WASHINGTON -- Sandy Dailey, 53, has been classified as a part-time worker at the food-service company Sodexo for 11 years. She cleans the stands at Ohio State University's stadium after football games, works in the kitchen making veggie subs and organizing the condiments during basketball games, and may work between 30 and 70 hours a week, depending on which sport is in season.
No matter how many hours Dailey actually works, she remains part-time on the books, which means she receives $9 per hour and no health benefits. Each year, she applies for a full-time job with the company, but so far, her name hasn't been called. She said it's especially hard to get by during the winter months, when football is out of season and her energy bills double.
"My bills are more during the winter than in the fall, but I make half as much," Dailey told HuffPost. "I'll probably only get about 30 hours this week. I can't even afford to keep a bank account -- I don't have enough money after paying bills."
In addition to paying utilities, rent and groceries, Dailey is currently supporting her 47-year-old live-in boyfriend, who has multiple sclerosis. But without health insurance, she can't even afford her own blood pressure medication.
"I don't go to the doctor," she said. "I've had two heart attacks at work. One time an ambulance took me to the hospital, and one time my friend took me. I still haven't paid the bills -- I can't afford it."
Dailey said she owes more than $100,000 in medical bills accumulated since her heart attacks, but without medical insurance, a full-time salary or at least a higher hourly wage, she will never be able to pull herself out of debt. She said it infuriates her that Sodexo, which made more than $1 billion in profits last year, is paying its executives bonuses while she and her coworkers scrape by.
"Our bosses get bonuses every year for how much they make during football season, but instead of them divvying it out to us -- 'cause if it wasn't for us, football season wouldn't go down like it does -- they get big bonuses for their sales that week," she said. "They don't care what we have to go through every day, or that we can't pay our bills this week."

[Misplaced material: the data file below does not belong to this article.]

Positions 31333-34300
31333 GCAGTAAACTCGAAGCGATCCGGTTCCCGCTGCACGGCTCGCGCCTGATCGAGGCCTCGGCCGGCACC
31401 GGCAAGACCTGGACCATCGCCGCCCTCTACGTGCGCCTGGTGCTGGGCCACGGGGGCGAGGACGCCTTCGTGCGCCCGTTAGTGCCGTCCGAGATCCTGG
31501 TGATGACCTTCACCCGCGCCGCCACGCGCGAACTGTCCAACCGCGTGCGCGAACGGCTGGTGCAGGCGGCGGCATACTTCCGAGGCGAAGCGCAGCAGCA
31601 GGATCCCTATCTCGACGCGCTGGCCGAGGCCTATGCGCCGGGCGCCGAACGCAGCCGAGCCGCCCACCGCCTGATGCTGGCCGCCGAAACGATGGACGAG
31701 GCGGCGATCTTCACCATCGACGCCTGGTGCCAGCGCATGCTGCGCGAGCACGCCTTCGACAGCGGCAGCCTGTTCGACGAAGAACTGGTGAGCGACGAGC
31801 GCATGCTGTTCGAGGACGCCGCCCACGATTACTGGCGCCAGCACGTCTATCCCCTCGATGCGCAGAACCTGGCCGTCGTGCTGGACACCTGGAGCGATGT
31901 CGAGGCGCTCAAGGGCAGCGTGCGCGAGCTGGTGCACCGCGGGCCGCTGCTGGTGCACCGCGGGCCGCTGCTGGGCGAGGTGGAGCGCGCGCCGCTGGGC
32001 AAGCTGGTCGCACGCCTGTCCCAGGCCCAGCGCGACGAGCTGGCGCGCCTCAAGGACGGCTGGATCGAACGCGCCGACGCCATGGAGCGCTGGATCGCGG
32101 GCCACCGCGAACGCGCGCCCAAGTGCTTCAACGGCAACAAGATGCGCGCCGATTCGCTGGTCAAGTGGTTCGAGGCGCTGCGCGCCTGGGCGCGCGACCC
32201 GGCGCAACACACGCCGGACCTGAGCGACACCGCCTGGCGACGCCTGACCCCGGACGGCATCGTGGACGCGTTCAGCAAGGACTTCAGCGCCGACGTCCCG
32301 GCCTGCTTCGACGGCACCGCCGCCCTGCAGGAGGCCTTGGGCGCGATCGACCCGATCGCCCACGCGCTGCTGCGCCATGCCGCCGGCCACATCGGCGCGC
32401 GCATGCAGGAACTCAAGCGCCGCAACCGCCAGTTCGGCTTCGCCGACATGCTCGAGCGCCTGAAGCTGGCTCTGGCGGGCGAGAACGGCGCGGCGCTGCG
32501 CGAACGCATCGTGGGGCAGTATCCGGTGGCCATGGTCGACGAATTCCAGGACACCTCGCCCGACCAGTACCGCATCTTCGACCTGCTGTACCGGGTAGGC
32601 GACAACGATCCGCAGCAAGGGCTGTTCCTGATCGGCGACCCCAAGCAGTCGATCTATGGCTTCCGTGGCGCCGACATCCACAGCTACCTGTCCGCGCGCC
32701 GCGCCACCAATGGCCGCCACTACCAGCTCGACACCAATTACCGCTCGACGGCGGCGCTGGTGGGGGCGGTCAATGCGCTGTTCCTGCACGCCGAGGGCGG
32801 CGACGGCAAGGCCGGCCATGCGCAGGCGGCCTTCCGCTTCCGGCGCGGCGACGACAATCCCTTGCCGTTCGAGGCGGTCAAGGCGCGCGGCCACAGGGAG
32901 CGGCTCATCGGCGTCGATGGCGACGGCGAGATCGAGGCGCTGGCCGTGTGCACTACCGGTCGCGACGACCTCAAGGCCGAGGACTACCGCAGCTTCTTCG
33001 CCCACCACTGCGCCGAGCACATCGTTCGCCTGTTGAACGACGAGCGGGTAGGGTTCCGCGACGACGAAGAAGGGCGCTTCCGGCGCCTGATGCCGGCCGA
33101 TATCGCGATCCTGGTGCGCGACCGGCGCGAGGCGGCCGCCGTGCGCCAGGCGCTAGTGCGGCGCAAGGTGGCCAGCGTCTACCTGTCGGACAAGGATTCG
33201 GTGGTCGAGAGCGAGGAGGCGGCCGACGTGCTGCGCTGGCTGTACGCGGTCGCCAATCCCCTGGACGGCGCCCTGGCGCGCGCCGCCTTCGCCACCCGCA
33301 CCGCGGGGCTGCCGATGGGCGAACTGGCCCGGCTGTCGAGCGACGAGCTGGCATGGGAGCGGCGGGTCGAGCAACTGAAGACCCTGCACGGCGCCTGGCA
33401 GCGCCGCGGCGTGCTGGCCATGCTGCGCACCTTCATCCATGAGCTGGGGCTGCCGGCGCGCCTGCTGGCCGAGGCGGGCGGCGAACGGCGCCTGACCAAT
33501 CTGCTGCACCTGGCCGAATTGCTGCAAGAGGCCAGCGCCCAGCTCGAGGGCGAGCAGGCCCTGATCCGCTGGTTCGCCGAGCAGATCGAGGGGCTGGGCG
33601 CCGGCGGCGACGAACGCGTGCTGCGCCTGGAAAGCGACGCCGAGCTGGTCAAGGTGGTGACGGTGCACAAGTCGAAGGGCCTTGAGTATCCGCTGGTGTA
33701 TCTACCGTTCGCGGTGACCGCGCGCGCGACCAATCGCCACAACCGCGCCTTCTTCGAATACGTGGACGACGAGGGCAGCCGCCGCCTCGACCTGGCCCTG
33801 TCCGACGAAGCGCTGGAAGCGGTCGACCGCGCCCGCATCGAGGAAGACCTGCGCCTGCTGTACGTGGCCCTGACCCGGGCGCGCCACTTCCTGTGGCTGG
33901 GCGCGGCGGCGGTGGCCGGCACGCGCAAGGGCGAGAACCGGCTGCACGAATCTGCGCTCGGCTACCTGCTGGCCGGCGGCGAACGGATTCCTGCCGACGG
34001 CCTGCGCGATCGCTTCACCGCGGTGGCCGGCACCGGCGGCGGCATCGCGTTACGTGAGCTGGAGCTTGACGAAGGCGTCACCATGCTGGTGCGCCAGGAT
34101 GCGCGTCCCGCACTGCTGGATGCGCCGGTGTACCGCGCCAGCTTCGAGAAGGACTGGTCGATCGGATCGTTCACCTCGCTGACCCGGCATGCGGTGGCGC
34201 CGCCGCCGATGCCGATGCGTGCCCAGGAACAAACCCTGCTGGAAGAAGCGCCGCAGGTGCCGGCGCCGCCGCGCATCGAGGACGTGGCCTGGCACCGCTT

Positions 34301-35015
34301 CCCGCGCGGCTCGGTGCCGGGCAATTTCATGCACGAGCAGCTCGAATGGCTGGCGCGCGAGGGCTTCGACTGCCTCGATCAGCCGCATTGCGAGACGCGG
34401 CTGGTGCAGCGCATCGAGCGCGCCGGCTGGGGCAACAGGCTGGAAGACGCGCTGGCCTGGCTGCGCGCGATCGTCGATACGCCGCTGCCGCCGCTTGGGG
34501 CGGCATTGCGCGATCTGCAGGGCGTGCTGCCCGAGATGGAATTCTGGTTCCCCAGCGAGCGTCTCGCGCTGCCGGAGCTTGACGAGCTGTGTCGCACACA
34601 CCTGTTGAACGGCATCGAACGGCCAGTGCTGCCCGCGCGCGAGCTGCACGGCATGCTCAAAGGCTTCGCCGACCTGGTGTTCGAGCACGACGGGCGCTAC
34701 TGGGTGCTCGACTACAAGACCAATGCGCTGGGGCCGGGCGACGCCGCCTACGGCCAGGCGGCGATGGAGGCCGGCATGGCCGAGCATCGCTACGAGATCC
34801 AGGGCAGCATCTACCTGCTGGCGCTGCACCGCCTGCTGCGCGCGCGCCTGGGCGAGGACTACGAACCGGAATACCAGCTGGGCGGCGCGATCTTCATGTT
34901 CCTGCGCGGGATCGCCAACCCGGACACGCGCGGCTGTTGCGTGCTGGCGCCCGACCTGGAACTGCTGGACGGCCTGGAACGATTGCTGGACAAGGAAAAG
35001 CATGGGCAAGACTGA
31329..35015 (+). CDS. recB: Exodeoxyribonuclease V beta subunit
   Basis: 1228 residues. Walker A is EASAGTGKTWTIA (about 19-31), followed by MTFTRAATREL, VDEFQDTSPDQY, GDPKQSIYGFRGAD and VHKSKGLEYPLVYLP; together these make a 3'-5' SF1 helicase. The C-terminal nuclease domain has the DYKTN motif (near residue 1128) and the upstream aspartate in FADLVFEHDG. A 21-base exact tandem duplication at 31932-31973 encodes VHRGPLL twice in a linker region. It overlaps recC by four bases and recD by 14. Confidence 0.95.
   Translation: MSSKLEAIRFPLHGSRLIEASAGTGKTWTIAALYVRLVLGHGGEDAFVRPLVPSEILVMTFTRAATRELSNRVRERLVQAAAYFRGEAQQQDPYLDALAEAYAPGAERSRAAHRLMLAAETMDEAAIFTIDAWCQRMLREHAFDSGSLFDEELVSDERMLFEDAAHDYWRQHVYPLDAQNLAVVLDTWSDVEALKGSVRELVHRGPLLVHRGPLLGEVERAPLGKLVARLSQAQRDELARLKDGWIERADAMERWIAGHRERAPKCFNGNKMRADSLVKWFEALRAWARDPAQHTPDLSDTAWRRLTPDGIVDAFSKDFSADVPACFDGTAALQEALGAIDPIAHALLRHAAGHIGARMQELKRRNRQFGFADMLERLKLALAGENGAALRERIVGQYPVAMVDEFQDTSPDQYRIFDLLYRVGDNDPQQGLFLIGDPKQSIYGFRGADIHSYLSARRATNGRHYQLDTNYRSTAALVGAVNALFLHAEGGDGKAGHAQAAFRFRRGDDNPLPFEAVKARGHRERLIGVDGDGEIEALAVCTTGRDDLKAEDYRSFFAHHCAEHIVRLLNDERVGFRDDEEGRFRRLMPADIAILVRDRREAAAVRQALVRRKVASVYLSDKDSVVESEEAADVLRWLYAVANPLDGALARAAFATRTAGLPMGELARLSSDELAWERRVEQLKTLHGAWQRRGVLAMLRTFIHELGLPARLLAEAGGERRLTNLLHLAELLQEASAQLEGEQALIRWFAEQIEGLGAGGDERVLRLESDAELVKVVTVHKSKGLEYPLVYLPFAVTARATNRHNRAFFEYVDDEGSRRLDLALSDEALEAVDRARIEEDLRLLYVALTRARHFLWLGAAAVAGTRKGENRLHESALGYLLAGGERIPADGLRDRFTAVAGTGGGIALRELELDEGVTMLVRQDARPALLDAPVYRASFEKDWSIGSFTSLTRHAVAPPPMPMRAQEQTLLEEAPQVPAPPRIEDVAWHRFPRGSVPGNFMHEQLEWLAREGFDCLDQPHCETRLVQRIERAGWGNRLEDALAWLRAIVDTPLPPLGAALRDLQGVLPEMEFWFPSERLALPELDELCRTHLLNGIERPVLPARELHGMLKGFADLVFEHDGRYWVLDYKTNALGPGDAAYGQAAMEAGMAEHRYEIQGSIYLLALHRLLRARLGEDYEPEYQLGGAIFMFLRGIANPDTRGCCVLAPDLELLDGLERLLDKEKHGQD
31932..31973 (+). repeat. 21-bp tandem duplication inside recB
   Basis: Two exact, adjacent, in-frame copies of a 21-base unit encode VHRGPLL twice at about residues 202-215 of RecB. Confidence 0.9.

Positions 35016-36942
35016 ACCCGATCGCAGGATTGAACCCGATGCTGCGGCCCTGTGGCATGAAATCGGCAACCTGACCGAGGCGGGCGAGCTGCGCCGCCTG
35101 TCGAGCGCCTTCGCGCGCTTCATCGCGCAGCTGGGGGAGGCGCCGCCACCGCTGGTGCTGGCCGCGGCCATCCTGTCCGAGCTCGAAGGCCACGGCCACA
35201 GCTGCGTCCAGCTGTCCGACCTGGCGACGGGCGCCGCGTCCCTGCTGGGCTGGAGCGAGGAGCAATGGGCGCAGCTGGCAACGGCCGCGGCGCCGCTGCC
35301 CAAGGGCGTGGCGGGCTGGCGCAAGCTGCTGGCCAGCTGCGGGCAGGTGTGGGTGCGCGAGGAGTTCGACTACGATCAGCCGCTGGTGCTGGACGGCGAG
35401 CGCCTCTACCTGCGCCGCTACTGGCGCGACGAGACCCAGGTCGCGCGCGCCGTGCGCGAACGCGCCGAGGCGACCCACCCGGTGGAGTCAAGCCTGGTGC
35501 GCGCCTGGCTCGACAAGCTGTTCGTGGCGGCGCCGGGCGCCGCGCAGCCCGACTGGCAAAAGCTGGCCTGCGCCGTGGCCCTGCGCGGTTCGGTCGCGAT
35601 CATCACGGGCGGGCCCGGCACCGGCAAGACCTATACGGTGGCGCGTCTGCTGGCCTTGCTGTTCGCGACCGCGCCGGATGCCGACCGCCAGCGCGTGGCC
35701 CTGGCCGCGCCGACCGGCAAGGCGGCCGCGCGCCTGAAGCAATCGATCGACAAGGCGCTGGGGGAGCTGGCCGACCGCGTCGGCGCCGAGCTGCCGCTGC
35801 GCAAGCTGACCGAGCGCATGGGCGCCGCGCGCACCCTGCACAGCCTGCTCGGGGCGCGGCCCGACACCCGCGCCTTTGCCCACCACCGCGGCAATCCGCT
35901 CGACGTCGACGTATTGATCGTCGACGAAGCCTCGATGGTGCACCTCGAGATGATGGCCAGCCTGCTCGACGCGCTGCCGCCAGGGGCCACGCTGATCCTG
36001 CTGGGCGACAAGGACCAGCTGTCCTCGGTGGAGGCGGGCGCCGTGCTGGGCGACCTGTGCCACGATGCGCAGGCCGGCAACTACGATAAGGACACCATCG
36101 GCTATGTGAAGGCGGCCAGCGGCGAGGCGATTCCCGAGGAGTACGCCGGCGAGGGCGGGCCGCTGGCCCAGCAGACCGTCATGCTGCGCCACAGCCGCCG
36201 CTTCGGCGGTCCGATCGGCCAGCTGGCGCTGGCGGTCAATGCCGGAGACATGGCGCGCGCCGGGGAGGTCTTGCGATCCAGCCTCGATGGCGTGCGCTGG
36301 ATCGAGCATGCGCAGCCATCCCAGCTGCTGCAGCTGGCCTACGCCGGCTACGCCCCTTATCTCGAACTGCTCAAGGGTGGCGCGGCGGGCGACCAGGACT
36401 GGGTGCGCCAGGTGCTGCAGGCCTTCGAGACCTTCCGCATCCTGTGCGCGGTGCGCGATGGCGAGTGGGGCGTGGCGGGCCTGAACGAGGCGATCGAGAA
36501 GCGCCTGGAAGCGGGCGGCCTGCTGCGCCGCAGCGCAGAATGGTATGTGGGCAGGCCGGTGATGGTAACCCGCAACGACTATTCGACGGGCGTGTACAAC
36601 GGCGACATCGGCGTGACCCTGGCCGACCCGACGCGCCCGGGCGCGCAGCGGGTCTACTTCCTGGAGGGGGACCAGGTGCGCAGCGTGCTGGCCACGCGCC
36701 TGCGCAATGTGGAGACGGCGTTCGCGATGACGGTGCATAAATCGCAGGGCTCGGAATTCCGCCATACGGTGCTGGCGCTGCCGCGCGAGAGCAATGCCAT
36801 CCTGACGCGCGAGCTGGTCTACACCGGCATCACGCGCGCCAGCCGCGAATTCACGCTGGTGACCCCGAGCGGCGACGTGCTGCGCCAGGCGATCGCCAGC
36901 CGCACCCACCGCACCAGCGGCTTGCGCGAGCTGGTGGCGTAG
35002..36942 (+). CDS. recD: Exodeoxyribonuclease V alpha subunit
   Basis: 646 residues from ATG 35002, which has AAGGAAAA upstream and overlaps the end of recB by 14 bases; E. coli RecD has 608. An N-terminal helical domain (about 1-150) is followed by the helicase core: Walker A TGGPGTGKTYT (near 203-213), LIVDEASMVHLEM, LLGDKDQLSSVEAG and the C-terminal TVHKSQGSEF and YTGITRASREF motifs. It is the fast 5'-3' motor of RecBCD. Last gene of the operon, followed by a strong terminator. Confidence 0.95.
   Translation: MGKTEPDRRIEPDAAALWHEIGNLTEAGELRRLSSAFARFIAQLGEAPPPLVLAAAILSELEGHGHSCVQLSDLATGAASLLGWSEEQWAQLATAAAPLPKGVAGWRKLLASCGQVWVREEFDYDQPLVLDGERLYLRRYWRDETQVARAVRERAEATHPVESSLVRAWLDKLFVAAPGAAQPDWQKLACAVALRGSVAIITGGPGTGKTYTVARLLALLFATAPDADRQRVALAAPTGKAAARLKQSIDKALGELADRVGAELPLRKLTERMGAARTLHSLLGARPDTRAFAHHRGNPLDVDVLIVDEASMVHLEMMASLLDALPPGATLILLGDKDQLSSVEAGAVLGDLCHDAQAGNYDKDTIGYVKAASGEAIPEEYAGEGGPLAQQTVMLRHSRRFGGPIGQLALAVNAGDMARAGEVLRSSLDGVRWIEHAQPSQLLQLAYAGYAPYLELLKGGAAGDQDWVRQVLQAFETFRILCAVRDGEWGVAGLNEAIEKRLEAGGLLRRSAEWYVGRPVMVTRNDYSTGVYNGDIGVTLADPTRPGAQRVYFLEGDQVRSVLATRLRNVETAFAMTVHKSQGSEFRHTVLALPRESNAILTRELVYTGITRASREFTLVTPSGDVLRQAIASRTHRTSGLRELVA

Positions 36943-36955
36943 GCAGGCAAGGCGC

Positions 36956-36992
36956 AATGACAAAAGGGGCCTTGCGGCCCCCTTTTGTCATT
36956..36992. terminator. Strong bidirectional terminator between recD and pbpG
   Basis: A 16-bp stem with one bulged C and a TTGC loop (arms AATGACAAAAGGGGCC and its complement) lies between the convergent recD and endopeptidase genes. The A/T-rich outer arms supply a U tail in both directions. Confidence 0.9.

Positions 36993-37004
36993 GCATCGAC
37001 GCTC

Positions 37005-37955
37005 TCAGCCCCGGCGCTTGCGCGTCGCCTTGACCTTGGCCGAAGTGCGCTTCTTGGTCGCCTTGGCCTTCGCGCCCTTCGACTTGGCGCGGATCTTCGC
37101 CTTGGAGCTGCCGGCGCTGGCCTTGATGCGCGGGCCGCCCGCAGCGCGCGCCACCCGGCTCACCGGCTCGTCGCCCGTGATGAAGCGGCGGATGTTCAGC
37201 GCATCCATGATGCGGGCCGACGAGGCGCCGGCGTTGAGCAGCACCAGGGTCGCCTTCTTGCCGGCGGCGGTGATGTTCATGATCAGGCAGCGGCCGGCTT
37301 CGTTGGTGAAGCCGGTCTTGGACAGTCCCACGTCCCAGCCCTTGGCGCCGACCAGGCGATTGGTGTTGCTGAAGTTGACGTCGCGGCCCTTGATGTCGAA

Sodexo did not immediately respond to a request for comment.
Dailey, her coworkers at Ohio State University and other Sodexo workers throughout the country have been trying to organize at a national level to get the company to improve its employment practices, but so far, the company has not met with them.
Meanwhile, the union battle in Wisconsin has been spreading to other states. Dailey said she joined about 5,000 protesters gathered at the Ohio statehouse on Tuesday to voice their opposition to a state Senate bill that would eliminate collective bargaining for state employees and severely restrict collective bargaining rights for local-government employees like teachers, police and firefighters.
Laurie Couch, a spokeswoman for the Service Employees International Union in Ohio, said the union-busting legislation was a "slippery slope" for private-sector workers like Dailey.
"This bill would only take away collective-bargaining rights from public-sector workers, but it's a slippery slope, and the private sector would be next," she said. "If public workers lose their health insurance and their pensions, the bottom would fall out, and many private-sector workers already don't have a lot of those things."
Dailey said she just wants a predictable schedule, a living wage and health benefits, and she doesn't think that's asking too much.
"We just want to be able to pay our bills, buy groceries and not have to worry," she said, "because our bosses don't ever have to worry."